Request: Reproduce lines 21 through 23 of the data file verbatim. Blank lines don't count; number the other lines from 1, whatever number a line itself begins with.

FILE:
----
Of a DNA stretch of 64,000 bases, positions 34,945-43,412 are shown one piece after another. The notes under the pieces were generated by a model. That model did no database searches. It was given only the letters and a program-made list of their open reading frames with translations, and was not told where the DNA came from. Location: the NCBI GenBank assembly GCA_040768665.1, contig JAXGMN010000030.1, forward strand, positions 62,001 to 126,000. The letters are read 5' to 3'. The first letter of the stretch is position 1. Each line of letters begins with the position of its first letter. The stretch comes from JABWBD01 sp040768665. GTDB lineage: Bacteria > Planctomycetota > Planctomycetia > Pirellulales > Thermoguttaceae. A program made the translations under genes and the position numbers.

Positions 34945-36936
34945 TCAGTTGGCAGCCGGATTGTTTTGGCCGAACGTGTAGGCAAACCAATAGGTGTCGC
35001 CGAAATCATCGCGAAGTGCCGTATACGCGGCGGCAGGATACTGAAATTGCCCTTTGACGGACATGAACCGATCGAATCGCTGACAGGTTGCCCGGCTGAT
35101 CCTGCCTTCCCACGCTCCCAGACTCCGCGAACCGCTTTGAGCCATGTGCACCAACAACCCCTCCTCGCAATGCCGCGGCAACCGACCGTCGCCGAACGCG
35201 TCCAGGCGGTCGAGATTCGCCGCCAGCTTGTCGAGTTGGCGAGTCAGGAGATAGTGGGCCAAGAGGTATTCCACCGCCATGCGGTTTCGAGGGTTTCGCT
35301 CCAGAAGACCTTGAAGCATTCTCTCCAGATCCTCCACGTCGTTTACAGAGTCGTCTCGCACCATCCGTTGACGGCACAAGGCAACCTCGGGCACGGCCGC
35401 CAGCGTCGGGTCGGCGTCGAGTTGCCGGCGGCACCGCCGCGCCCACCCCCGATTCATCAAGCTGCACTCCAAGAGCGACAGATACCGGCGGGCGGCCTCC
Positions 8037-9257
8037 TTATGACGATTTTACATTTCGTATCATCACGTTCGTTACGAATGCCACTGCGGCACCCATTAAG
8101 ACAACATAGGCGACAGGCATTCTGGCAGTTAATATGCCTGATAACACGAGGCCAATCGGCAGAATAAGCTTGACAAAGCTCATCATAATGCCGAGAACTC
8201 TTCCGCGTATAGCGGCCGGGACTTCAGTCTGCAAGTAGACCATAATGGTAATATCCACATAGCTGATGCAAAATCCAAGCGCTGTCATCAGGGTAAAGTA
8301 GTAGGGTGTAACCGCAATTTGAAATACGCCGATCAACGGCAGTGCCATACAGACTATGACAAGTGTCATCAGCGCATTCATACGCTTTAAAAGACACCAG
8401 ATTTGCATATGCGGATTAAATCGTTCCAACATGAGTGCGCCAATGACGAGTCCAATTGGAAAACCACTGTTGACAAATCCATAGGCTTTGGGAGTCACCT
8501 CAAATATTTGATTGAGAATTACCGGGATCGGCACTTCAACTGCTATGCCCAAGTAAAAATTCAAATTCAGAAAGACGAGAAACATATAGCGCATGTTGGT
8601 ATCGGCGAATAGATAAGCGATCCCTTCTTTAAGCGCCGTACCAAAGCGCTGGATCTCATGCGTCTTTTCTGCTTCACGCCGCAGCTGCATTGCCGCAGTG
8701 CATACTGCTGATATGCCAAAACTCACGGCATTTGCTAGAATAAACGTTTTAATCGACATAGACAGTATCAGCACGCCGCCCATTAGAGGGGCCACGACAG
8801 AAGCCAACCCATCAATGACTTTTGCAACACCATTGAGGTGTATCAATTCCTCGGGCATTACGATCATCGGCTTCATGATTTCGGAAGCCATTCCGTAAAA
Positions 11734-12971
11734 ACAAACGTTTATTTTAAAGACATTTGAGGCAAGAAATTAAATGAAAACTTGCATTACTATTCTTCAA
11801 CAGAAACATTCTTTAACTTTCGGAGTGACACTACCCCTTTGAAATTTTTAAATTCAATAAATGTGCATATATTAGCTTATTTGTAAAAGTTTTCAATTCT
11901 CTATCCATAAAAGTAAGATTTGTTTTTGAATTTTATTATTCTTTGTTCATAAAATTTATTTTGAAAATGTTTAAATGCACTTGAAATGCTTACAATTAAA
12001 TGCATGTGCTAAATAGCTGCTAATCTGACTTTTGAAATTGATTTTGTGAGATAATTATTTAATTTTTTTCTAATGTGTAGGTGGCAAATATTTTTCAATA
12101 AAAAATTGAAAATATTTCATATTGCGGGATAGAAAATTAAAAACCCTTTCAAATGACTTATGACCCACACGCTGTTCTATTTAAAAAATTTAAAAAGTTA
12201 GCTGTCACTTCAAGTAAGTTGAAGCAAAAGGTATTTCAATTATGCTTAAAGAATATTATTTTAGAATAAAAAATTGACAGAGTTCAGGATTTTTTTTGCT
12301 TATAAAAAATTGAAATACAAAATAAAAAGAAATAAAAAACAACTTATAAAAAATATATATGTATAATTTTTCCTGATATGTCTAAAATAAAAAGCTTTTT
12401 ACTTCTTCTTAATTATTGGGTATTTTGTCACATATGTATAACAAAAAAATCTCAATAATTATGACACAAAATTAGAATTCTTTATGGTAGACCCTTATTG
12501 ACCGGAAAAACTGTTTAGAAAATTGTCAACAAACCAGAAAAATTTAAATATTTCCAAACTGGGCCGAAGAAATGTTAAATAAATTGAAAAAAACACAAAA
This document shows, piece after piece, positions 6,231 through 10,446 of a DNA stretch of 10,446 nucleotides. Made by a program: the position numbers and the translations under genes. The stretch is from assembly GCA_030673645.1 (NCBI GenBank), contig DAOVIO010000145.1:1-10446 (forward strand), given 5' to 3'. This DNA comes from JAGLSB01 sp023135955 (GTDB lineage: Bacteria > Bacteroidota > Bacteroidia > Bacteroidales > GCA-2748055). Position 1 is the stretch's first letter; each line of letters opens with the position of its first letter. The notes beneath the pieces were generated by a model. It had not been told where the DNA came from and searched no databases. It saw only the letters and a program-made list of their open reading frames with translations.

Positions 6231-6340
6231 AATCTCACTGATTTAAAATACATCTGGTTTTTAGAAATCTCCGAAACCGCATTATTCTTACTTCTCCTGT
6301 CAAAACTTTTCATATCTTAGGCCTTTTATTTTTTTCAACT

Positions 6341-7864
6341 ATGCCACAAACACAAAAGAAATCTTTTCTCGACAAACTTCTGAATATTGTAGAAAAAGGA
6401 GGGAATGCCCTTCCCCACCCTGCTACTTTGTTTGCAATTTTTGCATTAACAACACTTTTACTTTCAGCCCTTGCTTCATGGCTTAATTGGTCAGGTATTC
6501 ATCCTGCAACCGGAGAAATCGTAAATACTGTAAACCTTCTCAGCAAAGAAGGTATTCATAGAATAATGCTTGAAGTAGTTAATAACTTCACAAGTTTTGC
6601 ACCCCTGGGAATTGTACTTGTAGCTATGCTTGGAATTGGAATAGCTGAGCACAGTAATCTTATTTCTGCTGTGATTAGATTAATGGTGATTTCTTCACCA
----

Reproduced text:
11801 CAGAAACATTCTTTAACTTTCGGAGTGACACTACCCCTTTGAAATTTTTAAATTCAATAAATGTGCATATATTAGCTTATTTGTAAAAGTTTTCAATTCT
11901 CTATCCATAAAAGTAAGATTTGTTTTTGAATTTTATTATTCTTTGTTCATAAAATTTATTTTGAAAATGTTTAAATGCACTTGAAATGCTTACAATTAAA
12001 TGCATGTGCTAAATAGCTGCTAATCTGACTTTTGAAATTGATTTTGTGAGATAATTATTTAATTTTTTTCTAATGTGTAGGTGGCAAATATTTTTCAATA